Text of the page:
The silicon dioxide layer 13 is now grown upon the polycide structure 14, 15 and the planned source/drain regions of the silicon substrate. The subjection of the refractory metal silicide to any oxidation can cause a peeling of this layer. It is therefore critical that this oxidation be performed by rapid thermal anneal and rapid thermal oxidation under the following conditions of 950° C. for about 20 seconds in an ambient of nitrogen and oxygen, sequentially. The rapid thermal anneal is used to anneal the damage formed during gate dry etching and slightly anneal the silicide layer at the same time. The rapid thermal oxidation prevents the exposure of the silicide layer 15 to oxygen for an unnecessarily long time. The thickness of this silicon dioxide layer 13 is also critical and should be between 50 and 100 Angstroms and preferably about 50 Angstroms. It is very preferable to have a pad layer of at least 50 Angstroms under the subsequently applied silicon nitride layer 16 to minimize stress. However, a thickness greater than about 100 Angstroms is a problem because in the following implantation steps, the LDD N-, N+, LDD P-, P+ impurity species are to be implanted through this silicon nitride/silicon dioxide composite layer. If the thickness of this silicon nitride/silicon dioxide composite layer is too thick, most of the implanted dosage may be trapped in the composite layer and could cause process and device problems.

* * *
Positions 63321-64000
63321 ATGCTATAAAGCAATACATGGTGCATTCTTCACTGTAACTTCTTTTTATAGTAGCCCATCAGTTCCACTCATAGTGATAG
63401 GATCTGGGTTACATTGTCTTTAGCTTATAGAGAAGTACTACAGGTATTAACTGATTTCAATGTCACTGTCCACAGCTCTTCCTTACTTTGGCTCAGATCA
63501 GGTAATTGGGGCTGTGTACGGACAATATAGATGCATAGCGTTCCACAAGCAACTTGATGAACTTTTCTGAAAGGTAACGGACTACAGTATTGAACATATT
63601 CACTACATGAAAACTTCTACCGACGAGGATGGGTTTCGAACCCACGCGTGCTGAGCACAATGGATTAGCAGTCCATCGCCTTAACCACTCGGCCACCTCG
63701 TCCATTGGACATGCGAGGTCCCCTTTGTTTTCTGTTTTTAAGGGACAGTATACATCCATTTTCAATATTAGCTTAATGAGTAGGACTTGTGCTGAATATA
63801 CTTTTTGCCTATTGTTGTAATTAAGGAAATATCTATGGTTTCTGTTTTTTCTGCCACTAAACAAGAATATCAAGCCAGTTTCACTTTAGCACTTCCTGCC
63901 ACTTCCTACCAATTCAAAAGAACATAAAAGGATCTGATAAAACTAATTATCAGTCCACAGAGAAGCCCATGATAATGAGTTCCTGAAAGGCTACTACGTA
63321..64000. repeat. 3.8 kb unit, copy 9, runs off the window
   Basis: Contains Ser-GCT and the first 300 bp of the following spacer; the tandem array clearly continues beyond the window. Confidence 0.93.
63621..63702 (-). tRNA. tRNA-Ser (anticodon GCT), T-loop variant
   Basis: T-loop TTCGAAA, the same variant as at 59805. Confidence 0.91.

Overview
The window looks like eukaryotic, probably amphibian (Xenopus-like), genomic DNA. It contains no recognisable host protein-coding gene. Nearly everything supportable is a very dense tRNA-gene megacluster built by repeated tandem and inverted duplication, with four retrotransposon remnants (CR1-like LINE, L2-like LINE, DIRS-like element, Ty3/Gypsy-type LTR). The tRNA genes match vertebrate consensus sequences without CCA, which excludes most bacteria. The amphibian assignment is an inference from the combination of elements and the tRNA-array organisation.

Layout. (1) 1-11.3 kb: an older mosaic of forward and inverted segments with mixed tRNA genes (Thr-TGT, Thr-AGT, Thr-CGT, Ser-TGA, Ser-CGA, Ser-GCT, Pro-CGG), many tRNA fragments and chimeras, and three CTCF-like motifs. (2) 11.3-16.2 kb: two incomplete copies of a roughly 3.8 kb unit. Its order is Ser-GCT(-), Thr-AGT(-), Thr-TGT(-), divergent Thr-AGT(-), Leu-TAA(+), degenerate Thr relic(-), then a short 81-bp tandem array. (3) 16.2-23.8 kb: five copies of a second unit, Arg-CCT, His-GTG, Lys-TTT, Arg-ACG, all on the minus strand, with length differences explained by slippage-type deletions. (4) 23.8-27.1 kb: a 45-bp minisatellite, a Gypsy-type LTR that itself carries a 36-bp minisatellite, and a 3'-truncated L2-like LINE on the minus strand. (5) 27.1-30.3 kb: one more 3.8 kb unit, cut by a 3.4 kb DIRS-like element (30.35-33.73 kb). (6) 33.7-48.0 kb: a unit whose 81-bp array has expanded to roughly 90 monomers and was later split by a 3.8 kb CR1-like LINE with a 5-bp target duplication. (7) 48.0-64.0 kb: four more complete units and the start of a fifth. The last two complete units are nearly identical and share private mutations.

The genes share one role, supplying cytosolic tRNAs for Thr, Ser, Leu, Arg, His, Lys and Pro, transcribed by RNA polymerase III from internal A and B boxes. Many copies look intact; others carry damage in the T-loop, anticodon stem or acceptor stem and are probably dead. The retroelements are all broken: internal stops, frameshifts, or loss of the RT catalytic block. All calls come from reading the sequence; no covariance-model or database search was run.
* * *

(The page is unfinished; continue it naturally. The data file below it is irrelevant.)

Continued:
The very critical silicon nitride layer 16 is now deposited over the silicon dioxide layer 13. The preferred deposition process is by low pressure chemical vapor deposition method using silane, oxygen and nitride producing gas (such as ammonia) gases at temperature of 760° C. The critical thickness is between about 80 to 300 Angstroms. It is necessary to have at least a thickness of more than about 80 Angstroms to block out the movement of hydrogen and oxygen atoms from reaching the silicon substrate 11 and polycide layer 14, 15. and less than about 300 Angstroms so that the subsequent ion implantations for N+ and P+ can pass through this silicon nitride layer.
It is possible that the lightly doped drain N+ and P+ ion implantations are made before depositing the silicon nitride layer 16, but it is not preferred. Should this alternative be followed, the energy of the ion implants would of course be different.